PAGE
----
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I am not sure how anyone in that clubhouse has not smashed the Gatorade dispenser yet. This season is the worst in my 45 years of being a fan. Ozzie’s post game 2 comments about sending Zavala were big leaguer facts. Renisdorf needs to show up at a press conference and advise on how he fired the entire management staff.


You are right with every one of your points. Except that Reinsdorf will not show his cowardly face now. He is always hiding, especially when things are going bad, and I don’t know how they can go any worse than they are now. This organization is a 5-alarm dumpster fire. I said on Sunday that Hahn needed to be fired on the day off on Monday. Of course it didn’t happen. Then they lost 3 in a row. Only the White Sox can retire 24 straight batters, then give up 5 straight ground ball singles. How on earth does Hahn still have his job? Well I guess it’s so he can draft more first basemen/DHs and relievers this weekend. He has got to be the worst GM in sports, hands down. Get rid of him already.


Nightengale essentially saying that JR’s takeaway is rebuilds are bad means this franchise is wholly and truly F’d.
There will be no teardown. Back to the mired in mediocrity Sox of ’12-16′.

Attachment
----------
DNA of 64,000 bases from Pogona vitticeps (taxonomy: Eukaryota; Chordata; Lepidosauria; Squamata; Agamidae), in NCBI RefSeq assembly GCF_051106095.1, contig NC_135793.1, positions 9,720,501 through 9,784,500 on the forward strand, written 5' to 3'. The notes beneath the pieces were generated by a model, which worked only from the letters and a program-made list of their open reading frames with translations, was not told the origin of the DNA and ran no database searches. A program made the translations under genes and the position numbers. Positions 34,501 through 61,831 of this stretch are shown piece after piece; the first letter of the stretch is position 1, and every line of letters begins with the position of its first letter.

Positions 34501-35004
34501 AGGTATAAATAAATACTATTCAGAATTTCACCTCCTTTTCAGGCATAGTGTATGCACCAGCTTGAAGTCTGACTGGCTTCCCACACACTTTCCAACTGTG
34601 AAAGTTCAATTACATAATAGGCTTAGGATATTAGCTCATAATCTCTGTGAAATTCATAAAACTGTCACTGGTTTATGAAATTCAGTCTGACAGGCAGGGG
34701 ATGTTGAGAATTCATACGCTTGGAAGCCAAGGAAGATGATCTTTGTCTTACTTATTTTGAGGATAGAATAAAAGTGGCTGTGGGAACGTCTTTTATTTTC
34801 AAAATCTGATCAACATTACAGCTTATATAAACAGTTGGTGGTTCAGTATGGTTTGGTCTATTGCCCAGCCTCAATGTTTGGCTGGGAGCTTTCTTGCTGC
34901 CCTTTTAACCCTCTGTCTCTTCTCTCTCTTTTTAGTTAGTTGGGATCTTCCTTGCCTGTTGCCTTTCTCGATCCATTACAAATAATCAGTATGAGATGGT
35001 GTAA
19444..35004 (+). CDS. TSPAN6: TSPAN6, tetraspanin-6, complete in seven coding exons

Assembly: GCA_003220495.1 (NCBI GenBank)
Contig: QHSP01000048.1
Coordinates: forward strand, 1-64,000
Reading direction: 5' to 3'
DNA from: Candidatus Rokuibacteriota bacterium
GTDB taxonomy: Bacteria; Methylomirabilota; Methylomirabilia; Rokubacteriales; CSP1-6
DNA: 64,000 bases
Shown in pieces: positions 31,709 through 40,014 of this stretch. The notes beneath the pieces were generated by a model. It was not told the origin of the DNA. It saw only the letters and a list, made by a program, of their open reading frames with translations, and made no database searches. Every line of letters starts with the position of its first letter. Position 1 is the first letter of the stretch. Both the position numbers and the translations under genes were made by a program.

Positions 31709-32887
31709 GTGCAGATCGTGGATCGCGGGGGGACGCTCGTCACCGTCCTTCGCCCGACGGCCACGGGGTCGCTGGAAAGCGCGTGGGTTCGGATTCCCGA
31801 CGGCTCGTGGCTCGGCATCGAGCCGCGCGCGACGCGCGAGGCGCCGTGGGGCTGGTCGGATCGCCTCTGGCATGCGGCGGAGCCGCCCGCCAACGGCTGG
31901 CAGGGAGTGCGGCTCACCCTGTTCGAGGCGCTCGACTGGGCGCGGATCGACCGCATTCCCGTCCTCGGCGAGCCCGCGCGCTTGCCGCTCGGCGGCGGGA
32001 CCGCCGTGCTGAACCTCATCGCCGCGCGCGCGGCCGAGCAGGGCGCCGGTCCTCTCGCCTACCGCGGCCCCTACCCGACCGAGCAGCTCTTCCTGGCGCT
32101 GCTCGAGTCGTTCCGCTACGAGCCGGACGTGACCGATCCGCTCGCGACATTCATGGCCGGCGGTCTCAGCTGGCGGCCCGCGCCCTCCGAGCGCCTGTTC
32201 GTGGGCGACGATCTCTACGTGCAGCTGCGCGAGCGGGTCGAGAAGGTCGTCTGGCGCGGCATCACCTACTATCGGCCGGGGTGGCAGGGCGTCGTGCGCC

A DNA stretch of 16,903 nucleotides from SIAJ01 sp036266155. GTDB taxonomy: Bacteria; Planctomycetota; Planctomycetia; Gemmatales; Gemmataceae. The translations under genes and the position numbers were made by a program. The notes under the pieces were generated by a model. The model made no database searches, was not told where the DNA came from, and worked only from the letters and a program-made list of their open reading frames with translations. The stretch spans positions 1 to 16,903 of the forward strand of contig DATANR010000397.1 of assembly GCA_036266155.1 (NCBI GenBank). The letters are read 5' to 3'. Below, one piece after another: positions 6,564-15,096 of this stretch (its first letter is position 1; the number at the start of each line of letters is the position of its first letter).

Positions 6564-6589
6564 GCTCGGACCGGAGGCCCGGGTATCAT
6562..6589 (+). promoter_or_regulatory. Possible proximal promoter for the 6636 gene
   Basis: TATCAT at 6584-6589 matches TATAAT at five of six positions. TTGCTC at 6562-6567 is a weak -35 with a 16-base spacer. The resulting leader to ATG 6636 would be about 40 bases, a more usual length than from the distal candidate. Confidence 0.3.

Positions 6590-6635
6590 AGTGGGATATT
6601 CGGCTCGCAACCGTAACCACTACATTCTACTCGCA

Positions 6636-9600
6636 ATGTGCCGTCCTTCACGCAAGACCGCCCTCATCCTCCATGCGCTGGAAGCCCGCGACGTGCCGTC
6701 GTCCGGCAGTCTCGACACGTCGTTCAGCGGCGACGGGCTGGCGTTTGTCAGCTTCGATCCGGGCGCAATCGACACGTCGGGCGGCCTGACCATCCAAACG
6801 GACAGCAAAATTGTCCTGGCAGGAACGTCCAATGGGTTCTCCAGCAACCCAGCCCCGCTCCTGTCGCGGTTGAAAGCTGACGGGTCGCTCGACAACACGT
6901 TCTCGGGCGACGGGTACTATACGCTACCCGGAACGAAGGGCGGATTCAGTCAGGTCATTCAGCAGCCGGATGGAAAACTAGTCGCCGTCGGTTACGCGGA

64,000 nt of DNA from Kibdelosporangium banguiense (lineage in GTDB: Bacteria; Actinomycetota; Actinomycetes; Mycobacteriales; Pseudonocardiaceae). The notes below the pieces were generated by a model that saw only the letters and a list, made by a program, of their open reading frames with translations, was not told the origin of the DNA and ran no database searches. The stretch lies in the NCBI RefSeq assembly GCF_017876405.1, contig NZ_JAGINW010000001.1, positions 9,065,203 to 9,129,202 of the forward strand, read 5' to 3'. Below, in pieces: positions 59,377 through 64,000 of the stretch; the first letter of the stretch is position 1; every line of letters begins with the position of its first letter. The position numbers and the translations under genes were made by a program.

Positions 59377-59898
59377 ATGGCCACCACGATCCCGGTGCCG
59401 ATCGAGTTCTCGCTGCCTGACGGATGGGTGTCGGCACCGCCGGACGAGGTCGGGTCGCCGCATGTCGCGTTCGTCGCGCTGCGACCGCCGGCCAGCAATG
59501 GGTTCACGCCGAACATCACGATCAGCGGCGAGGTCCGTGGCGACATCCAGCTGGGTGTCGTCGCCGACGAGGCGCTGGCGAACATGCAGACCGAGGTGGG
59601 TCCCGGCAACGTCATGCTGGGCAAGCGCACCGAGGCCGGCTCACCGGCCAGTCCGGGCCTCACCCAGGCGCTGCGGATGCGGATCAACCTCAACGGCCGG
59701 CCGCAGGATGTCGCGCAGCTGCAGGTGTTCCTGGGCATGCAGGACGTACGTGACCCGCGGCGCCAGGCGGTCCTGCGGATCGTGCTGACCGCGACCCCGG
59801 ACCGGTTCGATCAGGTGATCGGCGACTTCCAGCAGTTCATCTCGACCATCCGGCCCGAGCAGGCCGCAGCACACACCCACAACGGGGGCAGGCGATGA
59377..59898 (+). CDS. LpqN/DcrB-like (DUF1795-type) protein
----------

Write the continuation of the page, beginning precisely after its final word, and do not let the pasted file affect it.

Couldn’t be happier in my decision to pop my head up once a month just to see so many getting exactly what they deserve.


From ’12 to ’16, the Sox won 85, 63, 73, 76, 78. Consistent mediocrity would be a step up. ‘Mired in just a tad below average’ is the organization’s actual achievement.

Last edited 2 months ago by JazznFunk

The thing is there’s teams that operate this way that are successful. But like Jim said in an earlier post, you need a GM that has a Jerry Dipoto-like mindset and that isn’t Rick Hahn.

If I’m Jerry, I’m reaching out to James Click or David Stearns, because they’re examples of execs that could operate under Jerry’s constraints. But unfortunately, Jerry would rather lose than admit doing thigs his way doesn’t work.

Last edited 2 months ago by BenwithVen

Those guys are too smart to work for Jerry.


And Hahn is too stupid to work for anyone.


Not only that, but Garfien added at the end about how much the Mets and Padres spent and how poorly their seasons are going, so it appears that Jerry’s takeaways are:

  1. Rebuilds are bad
  2. Spending money is bad

What comes next? I have no idea. Probably more of the “Let’s do the same thing and hope for a different result.”


3.Owner should handpick the manager


What could go wrong with that, GarPax?


This team has obvious flaws. But in terms of whatever is going on in the clubhouse, Nightengale doesn’t say much. In ’21 this team won 93. During that season, Lynn signed a contract extension and said glowing things about the organization and the chance to win a championship. This is pretty much the same group. What changed?

Last edited 2 months ago by JazznFunk